Human CD80/IL2 lentivirus transduced acute myeloid leukaemia cells enhance cytolytic activity in vitro in spite of an increase in regulatory CD4+ T cells in a subset of cultures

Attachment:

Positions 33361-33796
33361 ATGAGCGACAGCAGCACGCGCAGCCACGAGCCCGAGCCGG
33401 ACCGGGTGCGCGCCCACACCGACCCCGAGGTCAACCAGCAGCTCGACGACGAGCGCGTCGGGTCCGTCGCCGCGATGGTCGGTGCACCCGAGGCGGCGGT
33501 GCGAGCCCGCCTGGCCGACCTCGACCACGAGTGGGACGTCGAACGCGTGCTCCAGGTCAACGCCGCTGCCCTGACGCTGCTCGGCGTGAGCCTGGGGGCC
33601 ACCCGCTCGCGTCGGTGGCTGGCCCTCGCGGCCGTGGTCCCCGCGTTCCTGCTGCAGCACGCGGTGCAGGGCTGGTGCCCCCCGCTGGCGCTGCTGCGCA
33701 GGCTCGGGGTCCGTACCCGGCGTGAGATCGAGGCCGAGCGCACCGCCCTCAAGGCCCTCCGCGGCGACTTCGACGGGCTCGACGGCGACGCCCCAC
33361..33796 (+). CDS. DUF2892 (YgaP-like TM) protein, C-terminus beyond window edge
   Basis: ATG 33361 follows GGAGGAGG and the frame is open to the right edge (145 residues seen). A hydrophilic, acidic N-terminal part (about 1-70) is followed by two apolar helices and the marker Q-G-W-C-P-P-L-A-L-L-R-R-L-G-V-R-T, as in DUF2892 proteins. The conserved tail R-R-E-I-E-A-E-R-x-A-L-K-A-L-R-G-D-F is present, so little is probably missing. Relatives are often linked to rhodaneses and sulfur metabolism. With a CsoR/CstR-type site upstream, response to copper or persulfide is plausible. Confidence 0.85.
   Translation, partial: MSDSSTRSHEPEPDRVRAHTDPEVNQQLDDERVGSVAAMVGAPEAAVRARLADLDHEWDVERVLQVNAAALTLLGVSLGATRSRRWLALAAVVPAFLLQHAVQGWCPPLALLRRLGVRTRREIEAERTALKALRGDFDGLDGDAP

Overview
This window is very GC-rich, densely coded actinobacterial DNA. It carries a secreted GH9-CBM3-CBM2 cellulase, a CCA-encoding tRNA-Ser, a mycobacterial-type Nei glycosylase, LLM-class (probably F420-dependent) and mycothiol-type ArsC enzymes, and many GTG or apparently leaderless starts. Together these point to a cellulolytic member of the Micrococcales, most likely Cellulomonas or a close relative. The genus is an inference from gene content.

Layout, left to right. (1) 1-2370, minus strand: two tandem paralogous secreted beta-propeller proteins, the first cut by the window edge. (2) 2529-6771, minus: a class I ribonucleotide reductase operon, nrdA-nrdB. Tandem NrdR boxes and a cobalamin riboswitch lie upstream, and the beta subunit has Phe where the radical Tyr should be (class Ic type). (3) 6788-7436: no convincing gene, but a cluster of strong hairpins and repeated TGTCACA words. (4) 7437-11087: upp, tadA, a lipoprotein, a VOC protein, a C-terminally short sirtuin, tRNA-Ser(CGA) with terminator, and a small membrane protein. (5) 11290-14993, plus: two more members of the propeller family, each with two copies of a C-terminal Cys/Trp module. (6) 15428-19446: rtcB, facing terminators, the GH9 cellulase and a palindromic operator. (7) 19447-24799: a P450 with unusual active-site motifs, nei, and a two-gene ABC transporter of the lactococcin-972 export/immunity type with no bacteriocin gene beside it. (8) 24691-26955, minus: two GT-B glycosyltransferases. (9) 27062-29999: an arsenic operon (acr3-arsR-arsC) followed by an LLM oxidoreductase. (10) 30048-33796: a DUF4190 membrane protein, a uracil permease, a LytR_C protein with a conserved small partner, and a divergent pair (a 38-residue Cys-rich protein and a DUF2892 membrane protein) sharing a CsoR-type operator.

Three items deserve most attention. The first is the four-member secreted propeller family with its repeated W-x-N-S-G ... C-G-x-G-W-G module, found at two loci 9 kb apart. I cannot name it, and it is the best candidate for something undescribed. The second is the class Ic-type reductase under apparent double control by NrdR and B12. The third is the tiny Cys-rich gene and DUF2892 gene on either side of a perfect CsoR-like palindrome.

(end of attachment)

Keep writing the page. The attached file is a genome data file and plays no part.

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Immunotherapeutic strategies are increasingly being explored as a method of enhancing anti-tumour immune responses in patients with acute myeloid leukaemia (AML). Regulatory CD4+ T cells (Tregs) suppress effector T and natural killer (NK) cells and therefore pose a potential challenge to the efficacy of immunotherapy. AML cells transduced with a lentivirus expressing CD80 (B7.1) and IL2 (LV-CD80/IL2) are capable of stimulating T and NK cell cytotoxicity in vitro. This study examines the effect of CD80/IL2 modified AML cells on Treg number and function. We report a significant increase in the number of CD8+ T cells (P = 0.046) CD3−CD56+ NK cells (P = 0.028) and CD3+CD4+CD25highFoxp3+ Tregs (P = 0.043) following stimulation for 7 days with allogeneic LV-CD80/IL2 AMLs. In contrast, autologous LV-CD80/IL2 AML cell cultures provide a weaker stimulation with a lower number of CD8+ T cells (P = 0.011) and no change in NK cell or Treg numbers. However, an increase in cytotoxic CD8+ T cells and NK cells are detected following both allogeneic and autologous LV-CD80/IL2 stimulation as demonstrated by an increase in IFN-γ and CD107a expression. Despite the presence of increased numbers of Tregs with suppressive activity in a subset of cultures, increased lysis of unmodified AMLs was still achieved following allogeneic (day 0, 2.2%; day 7, 20.4%) and more importantly, autologous LV-CD80/IL2 culture in which AML patients had recently received intensive chemotherapy (day 0, 0%; day 7, 16%). Vaccination with LV-CD80/IL2 therefore provides a potential strategy to enhance anti-leukaemia immune responses without a concomitant stimulation of Treg-mediated inhibition of cytotoxic immunological responses.